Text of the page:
What Prayers Accomplish...

Praying when done correctly brings about a joining, a sense of community, with God and with other people. It promotes peace, serenity, acceptance, and mental clarity. A person can take themselves to a better 'place' (state of mind), by praying. Through the use of prayer this same person may find themselves better able to accomplish tasks, like writing this article. I find prayer attunes me to God and I have learned to accept God's input. An example of this phenomenon is the re-writing or editing of this article. I had finished it, I thought, but I had a 'nagging' feeling. I have come to recognize this feeling as an aspect of the voice of God. I listened to God and prayed, the prayer brought me to this article. I re-read the article and I realized it was missing this paragraph. Prayer, though sublime, is not powerless. It is actually very powerful, it is through a joining with God that I find my creativity. I believe that as people were reading the flawed version of this article they were thinking, something is missing. God heard them, and responded to their thoughts (or prayers) by giving me that nagging feeling. Which drew me back to make the corrections. It is because I pray that I feel at peace and why I know God is with me. It is through Prayer that I have learned to listen to the voice of God. I also pray to myself... some people call it talking to myself (...Grinning...), I think my way of wording it is better. I sometimes argue with God in prayer, as I sometimes argue with myself. Sometimes that is the same thing. The only times I don't enjoy prayer are those times when either I am arguing with myself and losing, or arguing with God. My arguments with God have mostly been about God's refusal to magically make my problems disappear. I, like any child, am still convinced that magic is the easiest, and therefore, best way to solve everything. God remains adamant however, saying that I'm mistaken, that my logic is flawed, that they really aren't even problems, they are opportunities... and without them, I would not exist.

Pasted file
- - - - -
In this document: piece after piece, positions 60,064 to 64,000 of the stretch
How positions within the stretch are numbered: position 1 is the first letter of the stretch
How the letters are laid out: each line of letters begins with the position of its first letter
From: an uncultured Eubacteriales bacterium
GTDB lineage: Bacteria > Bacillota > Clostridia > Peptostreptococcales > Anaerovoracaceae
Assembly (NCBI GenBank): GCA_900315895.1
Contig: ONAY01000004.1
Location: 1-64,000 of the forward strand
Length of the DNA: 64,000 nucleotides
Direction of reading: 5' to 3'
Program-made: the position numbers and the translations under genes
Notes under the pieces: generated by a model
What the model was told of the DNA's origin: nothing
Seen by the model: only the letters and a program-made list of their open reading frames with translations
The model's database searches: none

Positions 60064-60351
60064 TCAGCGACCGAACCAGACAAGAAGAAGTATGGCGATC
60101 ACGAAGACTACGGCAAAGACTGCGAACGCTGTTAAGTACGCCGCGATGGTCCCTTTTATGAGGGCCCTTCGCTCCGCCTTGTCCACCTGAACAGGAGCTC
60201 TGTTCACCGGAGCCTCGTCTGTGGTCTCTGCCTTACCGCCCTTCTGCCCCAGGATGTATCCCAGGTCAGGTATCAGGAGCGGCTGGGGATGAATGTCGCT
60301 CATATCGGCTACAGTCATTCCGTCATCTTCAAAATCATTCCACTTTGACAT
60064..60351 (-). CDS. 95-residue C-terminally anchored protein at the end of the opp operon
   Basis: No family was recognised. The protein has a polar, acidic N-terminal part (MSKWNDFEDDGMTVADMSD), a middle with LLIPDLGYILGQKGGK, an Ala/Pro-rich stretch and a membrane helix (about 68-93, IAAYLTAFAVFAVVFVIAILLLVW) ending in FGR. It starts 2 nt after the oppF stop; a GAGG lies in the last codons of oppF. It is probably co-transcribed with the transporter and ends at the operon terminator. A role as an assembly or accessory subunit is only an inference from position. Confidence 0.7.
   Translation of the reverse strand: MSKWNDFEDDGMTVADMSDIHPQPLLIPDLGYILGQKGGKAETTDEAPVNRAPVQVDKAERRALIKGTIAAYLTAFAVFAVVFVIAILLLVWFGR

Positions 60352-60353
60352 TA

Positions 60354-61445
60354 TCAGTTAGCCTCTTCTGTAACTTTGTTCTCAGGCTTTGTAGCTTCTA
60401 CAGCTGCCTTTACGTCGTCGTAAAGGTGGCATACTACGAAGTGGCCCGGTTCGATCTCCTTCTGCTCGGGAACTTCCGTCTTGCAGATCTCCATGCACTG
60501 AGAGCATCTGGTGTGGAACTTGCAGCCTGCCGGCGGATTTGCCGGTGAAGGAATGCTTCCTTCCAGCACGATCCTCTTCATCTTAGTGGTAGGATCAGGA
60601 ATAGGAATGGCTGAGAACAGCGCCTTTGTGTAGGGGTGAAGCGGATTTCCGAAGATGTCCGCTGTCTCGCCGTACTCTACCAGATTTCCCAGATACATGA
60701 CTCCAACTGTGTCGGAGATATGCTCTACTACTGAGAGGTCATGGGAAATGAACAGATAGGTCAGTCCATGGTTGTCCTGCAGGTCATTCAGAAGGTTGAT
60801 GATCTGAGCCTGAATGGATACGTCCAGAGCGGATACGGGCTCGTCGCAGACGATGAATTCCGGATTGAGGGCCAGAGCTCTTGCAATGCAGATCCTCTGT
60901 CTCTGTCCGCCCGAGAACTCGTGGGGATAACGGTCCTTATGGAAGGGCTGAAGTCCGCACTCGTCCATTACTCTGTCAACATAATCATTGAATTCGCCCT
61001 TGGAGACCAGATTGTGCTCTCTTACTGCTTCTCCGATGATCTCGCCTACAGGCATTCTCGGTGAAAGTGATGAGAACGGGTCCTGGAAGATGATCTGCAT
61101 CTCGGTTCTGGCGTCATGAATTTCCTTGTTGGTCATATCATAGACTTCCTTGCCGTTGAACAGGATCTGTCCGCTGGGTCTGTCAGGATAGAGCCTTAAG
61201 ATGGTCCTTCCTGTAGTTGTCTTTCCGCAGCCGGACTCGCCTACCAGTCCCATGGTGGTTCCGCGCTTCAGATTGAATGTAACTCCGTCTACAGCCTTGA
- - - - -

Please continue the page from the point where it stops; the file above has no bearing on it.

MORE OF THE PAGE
I feel obliged to say something about the starving children Q was mentioning. I think that we as a nation (the United States) have come to believe that we can, by simply giving food to 'starving nations', fix the problems of those nations. I further believe that is not the case. I believe that may be a good temporary fix, for a non-chronic problem, but that to truly solve the problem they must learn how to feed themselves. Just like God's refusal to 'magically' fix the things we do not want to fix ourselves. We must show these 'starving nations' how to do it themselves, and then allow them to do so, or not, as they choose. We have tried to teach farmers in those countries better ways to cultivate the land, better crops to plant. Better ways to store and preserve foods. They refuse to adapt, they refuse to adopt the new methods, they prefer to do things the way they always have and rely on the generosity of other nations to 'magically' fix the problem by giving them the rest. In the long run it only hinders their growth as a nation and as a people. They must fix their own countries, or allow their countries to perish. It is a case of tough love, and so are the 'unanswered prayers'.

You, and they, are in my Prayers today, and Always.